Scallion Latkes with Scallion Dipping Brushes

Preparation info

  • Difficulty

    Medium

  • Yield:

    4

    servings

Appears in

Hot, plump, they glisten, the latkes, with pearls of fat, and they jump on the fire like newborn little babies when they are slapped with the hand. We watch the cook as though she were a magician.

“Havah, the thick latke is for me, isn’t it?”

BELLA CHAGALL, BURNING LIGHTS

Not even Merlin, though, could make the magic of a potato pancake last the full eight days of the holiday, and after a while, my search for something different turns into an obsession.

These scallion latkes, reminiscent of those savory little pancakes served as dim sum, make use of ancient Chinese wisdom. The bracing, clean flavors of ginger, vinegar, and soy provide a sparkling antidote to the oily richness, as well as welcome respite from the ubiquitous sour cream. Of course, if you prefer, you can still serve the latkes with sour cream or yogurt cream.

Ingredients

Scallion Brushes

  • 10–12 thin scallions
  • Ice water

Dipping Sauce

  • 2 tablespoons soy sauce
  • 2 tablespoons orange juice
  • 1 tablespoon rice, Chinese black, or cider vinegar
  • 2 teaspoons Asian toasted sesame oil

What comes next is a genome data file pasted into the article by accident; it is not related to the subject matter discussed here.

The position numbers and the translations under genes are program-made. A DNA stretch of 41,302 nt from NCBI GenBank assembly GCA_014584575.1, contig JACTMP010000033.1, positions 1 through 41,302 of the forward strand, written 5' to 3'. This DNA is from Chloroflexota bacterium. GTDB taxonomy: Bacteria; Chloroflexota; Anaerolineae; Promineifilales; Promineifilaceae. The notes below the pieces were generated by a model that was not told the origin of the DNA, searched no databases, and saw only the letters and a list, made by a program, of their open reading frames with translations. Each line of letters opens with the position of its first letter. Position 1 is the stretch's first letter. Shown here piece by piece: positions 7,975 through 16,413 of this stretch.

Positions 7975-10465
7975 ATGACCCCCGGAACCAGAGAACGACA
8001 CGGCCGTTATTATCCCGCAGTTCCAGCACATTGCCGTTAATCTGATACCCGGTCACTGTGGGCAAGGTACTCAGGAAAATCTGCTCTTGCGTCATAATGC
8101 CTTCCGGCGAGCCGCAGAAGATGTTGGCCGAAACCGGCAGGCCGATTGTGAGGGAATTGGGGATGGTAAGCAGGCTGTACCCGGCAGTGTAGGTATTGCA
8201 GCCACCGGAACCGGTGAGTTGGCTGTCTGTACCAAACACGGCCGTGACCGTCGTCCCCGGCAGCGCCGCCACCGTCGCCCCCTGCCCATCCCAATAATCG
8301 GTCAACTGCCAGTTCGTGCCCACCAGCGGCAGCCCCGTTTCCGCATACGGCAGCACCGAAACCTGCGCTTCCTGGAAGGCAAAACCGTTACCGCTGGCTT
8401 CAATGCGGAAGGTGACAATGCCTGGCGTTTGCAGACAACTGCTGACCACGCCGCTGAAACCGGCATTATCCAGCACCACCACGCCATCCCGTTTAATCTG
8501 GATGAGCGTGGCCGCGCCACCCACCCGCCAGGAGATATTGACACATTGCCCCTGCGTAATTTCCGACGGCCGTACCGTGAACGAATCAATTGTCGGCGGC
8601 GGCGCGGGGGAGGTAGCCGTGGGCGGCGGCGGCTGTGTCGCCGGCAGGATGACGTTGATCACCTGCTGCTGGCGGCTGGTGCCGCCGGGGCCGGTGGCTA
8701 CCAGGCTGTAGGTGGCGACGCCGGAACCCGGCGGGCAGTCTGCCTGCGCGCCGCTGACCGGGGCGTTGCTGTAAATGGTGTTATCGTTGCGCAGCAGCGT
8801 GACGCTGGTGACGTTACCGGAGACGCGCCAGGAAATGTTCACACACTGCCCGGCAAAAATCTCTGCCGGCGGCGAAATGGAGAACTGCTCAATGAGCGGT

• 1 teaspoon peeled and grated fresh ginger
  • Chili oil to taste (optional)

Latkes

  • 2–2½ bunches of scallions, white and light green parts, trimmed and thinly sliced ( cups)
  • 2 tablespoons mild olive or vegetable oil, plus additional oil for frying
  • 1 teaspoon peeled and minced fresh ginger
  • teaspoons minced fresh garlic
  • teaspoons soy sauce
  • About pounds Yukon Gold or russet (baking) potatoes, peeled
  • ½ teaspoon baking powder
  • 1 large egg
  • Salt and freshly ground black pepper to taste
  • 2 tablespoons matzoh meal or all-purpose flour

Method

  1. Make the scallion brushes. Cut off and discard the roots and all but 3 inches of the green part of the scallions. Using scissors or a small paring knife, cut slits about ½ inch deep into both sections of each scallion stalk, creating a fringe. Carefully fan out the fringed edges. Place the scallions in a bowl of ice water, and refrigerate for 2 hours or until the fringed edges curl up.
  2. Prepare the dipping sauce. Stir together all the ingredients and let the flavors mingle for at least 30 minutes.
  3. Start the latkes. In a large skillet, sauté the scallions over moderately high heat in the oil until tender and just beginning to brown at the edges. Stir in the ginger, garlic, and soy sauce, and cook, lifting and turning, for 2–3 minutes. Remove with a slotted spoon and set aside to cool briefly. Make the latkes following the directions for Crispy Shallot Latkes with Sugar Dusting, stirring in the sautéed scallions instead of the shallots. (You will need salt here—the soy sauce merely flavors the scallions. Putting in enough soy sauce would make the latkes too wet. Figure about 1 teaspoon of salt.)
  4. When ready to serve, pat the scallion brushes dry. Guests should use the brushes to coat each latke with dipping sauce, then top the latke with the brush.

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